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Sometimes, a man grins: The beauty and mystery of 'Titans Rusty Smith'

Quarterback Rusty Smith has started only one game in the NFL. But on YouTube, there stands a humble relic in his honor. It is full of mystery, and it is meant for no one.

Over the last 20 years, there have been five quarterbacks who started only one career game, and threw at least 30 passes in that game. That's a considerable vote of confidence, since on average, an NFL quarterback throws about that many passes in a game under normal circumstances.

On Nov. 28, 2010, the Titans made Rusty Smith one of those men. The week prior, franchise quarterback Vince Young injured his hand. After coach Jeff Fisher refused to put him back in the game, Young chucked his shoulder pads into the crowd, left the field, and never played for the Titans again. Fisher installed Smith, their sixth-round pick in the draft just a few months prior, as the starter.

Smith's numbers were terrible. During the Titans' 20-0 shutout at the hands of the Texans, he threw three interceptions and managed only 138 yards through the air. Curiously, Tennessee balanced his 31 passing attempts with only 11 rushing attempts. Chris Johnson, coming off a 2,000-yard season, had only seven touches. They left Rusty out there to just keep on truckin', and eventually, to complete one of the worst starting-quarterback careers of the 21st century.

His career was tethered to one brief, but lasting, image:


That's Rusty Smith's grandpa, looking on with crossed arms, a grimace, and a rueful shake of the head. Smith remains on the Titans' roster today, but hasn't started a game since.

For a reason that I can't remember, but that must have been important, I recently searched for Rusty Smith videos on YouTube. On YouTube, the most popular Rusty Smith is a guy who offers tips and tricks for working out your muscle groups while you are in jail. I scrolled past him to find the Rusty Smith I'm writing about, and the reason I'm writing about him:

Before I found this video, I believe it had about 10 views. Rusty Smith, at 1/8th speed, jogging away from some sort of practice function. A series of clops, which at first seem to drop crudely in tune with his footsteps. An audio track that sounds like a submarine tracking a school of whales. Smith grins as he enters the tunnel, past a couple of indifferent-seeming people. But the cameraman, he cares. He follows Smith as he gallops into the dark. The video distorts at the end, as Smith leaves a jagged trail of pixels in his wake.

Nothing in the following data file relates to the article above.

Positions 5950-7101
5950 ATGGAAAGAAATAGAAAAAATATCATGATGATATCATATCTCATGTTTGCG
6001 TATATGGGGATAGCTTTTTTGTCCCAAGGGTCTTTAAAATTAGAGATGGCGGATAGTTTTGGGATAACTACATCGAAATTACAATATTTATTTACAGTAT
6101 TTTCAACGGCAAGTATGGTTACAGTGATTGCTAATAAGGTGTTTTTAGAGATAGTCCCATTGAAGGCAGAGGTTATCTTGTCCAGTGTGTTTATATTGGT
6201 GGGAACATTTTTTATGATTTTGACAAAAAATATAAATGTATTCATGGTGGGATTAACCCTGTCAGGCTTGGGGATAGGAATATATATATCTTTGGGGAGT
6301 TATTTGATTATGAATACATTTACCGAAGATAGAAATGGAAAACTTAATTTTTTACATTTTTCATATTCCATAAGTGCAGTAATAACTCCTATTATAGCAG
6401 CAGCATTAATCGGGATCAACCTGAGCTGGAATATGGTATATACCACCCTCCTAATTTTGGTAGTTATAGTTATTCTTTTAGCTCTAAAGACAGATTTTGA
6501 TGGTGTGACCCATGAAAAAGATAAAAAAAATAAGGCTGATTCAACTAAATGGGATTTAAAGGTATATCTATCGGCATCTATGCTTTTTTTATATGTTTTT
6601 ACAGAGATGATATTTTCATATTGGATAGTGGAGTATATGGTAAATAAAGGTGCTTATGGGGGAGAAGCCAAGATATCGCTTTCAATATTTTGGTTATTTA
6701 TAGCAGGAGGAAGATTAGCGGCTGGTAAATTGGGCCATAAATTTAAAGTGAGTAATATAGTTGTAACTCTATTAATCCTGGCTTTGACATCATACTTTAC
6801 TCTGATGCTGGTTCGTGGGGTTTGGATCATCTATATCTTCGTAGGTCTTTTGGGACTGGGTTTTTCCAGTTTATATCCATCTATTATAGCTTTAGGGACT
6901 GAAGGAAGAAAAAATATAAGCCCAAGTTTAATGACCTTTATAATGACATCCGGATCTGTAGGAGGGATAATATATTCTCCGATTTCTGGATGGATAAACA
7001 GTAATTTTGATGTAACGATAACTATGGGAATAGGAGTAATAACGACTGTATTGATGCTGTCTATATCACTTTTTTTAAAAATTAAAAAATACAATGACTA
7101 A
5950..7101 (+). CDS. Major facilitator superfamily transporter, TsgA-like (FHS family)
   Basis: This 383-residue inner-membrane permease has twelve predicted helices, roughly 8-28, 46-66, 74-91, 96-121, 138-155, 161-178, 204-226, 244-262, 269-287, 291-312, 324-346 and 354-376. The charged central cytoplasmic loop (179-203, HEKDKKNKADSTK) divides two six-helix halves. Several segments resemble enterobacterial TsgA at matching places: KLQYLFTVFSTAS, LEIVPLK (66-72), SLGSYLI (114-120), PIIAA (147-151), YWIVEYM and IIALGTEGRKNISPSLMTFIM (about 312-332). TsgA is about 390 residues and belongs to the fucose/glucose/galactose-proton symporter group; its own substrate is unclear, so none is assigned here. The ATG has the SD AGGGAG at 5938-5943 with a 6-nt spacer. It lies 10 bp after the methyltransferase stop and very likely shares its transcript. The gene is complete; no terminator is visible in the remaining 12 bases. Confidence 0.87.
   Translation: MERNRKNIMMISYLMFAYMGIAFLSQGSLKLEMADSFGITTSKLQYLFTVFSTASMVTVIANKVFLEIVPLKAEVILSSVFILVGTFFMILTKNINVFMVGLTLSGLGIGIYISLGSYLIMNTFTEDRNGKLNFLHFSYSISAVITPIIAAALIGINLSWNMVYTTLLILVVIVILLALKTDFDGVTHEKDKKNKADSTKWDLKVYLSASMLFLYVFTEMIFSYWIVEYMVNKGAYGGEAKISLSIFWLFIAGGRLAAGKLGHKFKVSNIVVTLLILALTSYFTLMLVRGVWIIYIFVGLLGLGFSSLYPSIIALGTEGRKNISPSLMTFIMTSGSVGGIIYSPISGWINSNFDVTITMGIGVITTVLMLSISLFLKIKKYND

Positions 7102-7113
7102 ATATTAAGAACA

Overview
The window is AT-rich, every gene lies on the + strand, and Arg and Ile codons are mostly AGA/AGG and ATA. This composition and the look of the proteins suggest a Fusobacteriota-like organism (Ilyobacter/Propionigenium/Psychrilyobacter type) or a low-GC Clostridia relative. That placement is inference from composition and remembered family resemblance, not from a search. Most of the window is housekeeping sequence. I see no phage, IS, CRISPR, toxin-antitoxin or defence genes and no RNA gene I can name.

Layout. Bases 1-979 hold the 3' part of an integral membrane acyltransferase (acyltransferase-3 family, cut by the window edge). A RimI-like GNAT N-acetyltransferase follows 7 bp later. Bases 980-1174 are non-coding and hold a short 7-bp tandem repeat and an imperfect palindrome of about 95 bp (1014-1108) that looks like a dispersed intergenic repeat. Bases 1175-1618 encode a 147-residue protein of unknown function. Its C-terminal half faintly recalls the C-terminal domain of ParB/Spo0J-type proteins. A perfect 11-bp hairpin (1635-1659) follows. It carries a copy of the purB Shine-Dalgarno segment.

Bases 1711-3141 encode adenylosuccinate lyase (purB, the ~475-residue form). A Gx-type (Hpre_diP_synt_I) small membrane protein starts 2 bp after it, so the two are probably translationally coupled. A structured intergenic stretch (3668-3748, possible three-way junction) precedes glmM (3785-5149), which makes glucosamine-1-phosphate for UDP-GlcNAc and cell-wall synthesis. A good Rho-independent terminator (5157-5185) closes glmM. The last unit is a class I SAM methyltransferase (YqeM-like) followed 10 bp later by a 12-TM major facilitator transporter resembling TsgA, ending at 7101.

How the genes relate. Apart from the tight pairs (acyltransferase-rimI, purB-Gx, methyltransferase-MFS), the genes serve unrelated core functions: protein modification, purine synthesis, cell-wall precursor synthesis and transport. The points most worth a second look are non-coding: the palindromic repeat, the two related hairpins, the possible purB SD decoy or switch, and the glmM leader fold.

I would call it high art, were it intentional, but it surely isn't. The video's channel seems to be run by a regular dude, filming regular-dude things: a parade, a track meet, a boating trip. I can neither find nor construct a reasonable explanation for why a six-second clip was slowed down to last 53 seconds and then uploaded.

It doesn't feel to me like a thing a human being would upload. It feels like the handiwork of a few rogue automated processes: Maybe some faulty compression software that stretches out the video, and an app that uploads it without the owner's knowledge. At any rate, it happened, and I stumbled upon something that didn't feel like was for me, or for anyone at all.

I reached out to Pete (@sorryeveryone), a trusted friend:

Jon: I struggle to know its meaning.

Pete: Jon, are you familiar with the concept of "found poetry"?

Jon: I am not.

Pete: The short of it is that the language that already occurs in our lives is often quite poetic, and so by simply dwelling on something someone says, or a press release, or anything really, we might find some poetry. So "found poems" are not written, so much as curated.

What this video is, Jon, is found poetry. It's gorgeous, and there are so many things going on -- the hand stretching with the football to be signed, Smith looking for a moment like he's smiling before waving off any autographs, the repeated thunk of the slowed-down sound.

Jon: The weird, wavy distortion near the end as he runs through the tunnel.

Pete: That neither of the people standing toward the front of the tunnel even so much as look at him. He's wearing a red jersey, literally marked as special.

Jon: I couldn't tell whether he was waving off autograph requests, or shielding himself from the camera. The latter would not make any sense, but that's a thing it looks like to me. In either case, he's grinning. Why is he grinning? I don't need an answer, I just need to ask.

Pete: Part of the reason I like poetry is that it tells me things about this world that I have no other way of learning. In this case, we learn that sometimes, a man grins.

It's a video I find significant, for reasons I feel it would be unproductive, inappropriate, and kind of annoying to deconstruct too much. But it does remind me of Blacksmith Scene #1:

It was filmed in 1893 by William K. L. Dickson, an employee of Thomas Edison, and it's the oldest existing footage of actors playing roles. Three men pound away at an anvil, stop to take a swig from a bottle of beer, then get back to work. It's so simple and ordinary that it seems a few degrees removed from actual merit, as though it should be seen on the screen of a character seen on a screen in the background of a TV show.

I'm reminded of this because although its ostensible value would suggest that no human being would have made it, we know that a human being made it.

Rusty Smith might not appear in an NFL game again. If he does, he'll probably just dole out garbage-time handoffs for a little while. But in Titans Rusty Smith, he starred in a work of found poetry that is unlike anything else. It lives in territory that NFL Films won't ever perceive, much less explore. It is without intent and filled with mystery.